Letters: Katrina and Race, Belief in Uncertainty
RENEE MONTAGNE, host:
Time now for your comments. Many of you wrote this week about the race and class issues left in Hurricane Katrina's wake. In a story about volunteers helping evacuate people from New Orleans, our reporter noted that at one location, there was only one African-American volunteer among hundreds of white volunteers. He was a local resident and he complained that dead bodies in the flooded streets were not being treated with respect.
Unidentified Man: They're not picking them up as fast as they should pick them up. I often think of how they would treat their own. It's unfortunate that people of color is not given the same reverence of people that are fair skinned.
STEVE INSKEEP, host:
Some listeners were angry that this comment was included in the report. Barbara Pruett(ph) of Hartford, Connecticut, wrote us to say, `NPR made it sound as if the rescue efforts are affected by race. If that's so,' she writes, `why are so many white people volunteering their time to be in such terrible conditions? And why wouldn't we rescue the living before dealing with the dead?'
MONTAGNE: Many of you responded angrily to another story about the Greyhound station in New Orleans that's been converted into a jail for looters. In that report, jail warden Burl Cain says one of his prisoners inadvertently put himself in the slammer.
Warden BURL CAIN (Louisiana State Penitentiary): The first guy we caught here come driving up to buy a bus ticket in a stolen car and he bought a ticket, all right, right back here to that screened area.
MONTAGNE: The story of that apparently stolen car prompted Carla Salter(ph) of Seattle to write, `Pardon me, but the last time I checked New Orleans was in a state of emergency. I have heard numerous stories of, quote, "upstanding citizens" escaping by borrowing abandoned vehicles. I'm interested to know the economic and ethnic background of the jailed man, who was immediately branded a criminal.'
INSKEEP: Turning now to the confirmation hearings of John Roberts, we have a correction this morning. In an interview, NPR's Nina Totenberg told us that it's typical for a chief justice to be appointed from outside the Supreme Court. That part's true. Nina added that only six chief justices in history formerly served as associate justice. In fact, there were only five. Justice Abe Fortas was nominated to be chief in 1968 but he was not confirmed and later resigned from the court amid a financial scandal.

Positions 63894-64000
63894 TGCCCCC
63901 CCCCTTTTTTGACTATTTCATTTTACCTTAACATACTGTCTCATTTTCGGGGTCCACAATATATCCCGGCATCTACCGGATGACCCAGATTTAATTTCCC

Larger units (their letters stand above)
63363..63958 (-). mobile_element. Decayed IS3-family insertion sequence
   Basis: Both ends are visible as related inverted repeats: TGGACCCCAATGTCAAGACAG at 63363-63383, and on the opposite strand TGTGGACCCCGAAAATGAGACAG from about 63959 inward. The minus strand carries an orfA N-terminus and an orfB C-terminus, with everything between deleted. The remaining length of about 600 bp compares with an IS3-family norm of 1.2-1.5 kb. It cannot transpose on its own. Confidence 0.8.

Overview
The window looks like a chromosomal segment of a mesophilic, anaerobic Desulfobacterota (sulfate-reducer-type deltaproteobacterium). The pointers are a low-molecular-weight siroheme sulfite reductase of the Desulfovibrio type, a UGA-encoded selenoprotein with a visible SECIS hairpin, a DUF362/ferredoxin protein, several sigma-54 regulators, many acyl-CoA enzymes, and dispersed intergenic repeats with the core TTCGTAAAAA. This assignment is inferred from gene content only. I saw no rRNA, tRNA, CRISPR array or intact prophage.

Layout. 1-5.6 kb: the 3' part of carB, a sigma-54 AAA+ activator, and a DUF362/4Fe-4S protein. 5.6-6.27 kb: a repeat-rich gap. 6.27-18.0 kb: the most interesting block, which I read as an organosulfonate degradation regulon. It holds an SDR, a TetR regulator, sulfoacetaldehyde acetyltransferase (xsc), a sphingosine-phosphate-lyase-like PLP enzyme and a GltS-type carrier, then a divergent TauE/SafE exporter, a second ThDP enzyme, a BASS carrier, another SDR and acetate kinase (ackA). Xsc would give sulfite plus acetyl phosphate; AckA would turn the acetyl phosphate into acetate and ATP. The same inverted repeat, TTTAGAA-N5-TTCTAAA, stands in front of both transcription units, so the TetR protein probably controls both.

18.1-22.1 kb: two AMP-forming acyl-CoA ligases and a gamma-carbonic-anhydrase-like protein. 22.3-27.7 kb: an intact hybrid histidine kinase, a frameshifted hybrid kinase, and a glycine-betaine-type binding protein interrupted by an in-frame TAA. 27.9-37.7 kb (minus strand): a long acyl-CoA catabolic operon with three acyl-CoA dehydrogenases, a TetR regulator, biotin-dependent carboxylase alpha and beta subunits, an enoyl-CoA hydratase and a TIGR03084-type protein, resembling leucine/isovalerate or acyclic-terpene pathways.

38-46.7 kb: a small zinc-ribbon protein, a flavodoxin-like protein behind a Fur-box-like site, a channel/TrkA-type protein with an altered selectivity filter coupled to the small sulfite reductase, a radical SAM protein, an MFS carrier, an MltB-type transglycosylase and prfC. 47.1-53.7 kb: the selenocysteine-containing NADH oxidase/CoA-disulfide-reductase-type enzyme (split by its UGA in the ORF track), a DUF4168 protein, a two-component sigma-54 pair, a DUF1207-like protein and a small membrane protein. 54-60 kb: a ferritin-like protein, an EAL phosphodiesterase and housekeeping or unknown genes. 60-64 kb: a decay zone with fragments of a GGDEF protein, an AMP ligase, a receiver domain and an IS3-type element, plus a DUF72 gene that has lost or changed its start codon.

MONTAGNE: And we'd like to update a story now. Last month we told you about Issa Touma, a man who owns a photo gallery in Aleppo, Syria. We reported that he's trying to crowbar open Syrian cultural life with his honest and sometimes explicit photos. His work has followers around the world, but yesterday we heard that for the third time, his gallery has been shut down by the authorities. We called Touma yesterday to find out what he's doing now.
Mr. ISSA TOUMA: I'm using my time in the Internet cafe to inform everybody about the gallery and--because they cannot see it anymore. They lock it with a government lock and I don't know what can happen tomorrow, you know.
INSKEEP: That's Issa Touma.
We also received a letter from Margaret Aldrich of Windsor, Connecticut, thanking us for our weekly segment, This I Believe, in which writer Ted Gup talked about the benefits of not believing, of being open to ideas from all sides. Aldrich writes, `As a competitive debater, I spend hours every week arguing in support of other people's beliefs. However, no matter how much I learn, I always think there's more to learn before I can have an opinion. It's refreshing,' she writes, `to hear someone is equally intelligently undecided as I am.'
MONTAGNE: If you should decide to write, go to npr.org and click on Contact Us.
INSKEEP: And by the way, you can now receive NPR's most e-mailed stories as a downloadable podcast. That's an audio file delivered every week to your computer. To learn more, go to our Web site and click on NPR Podcasts.
This is MORNING EDITION from NPR News.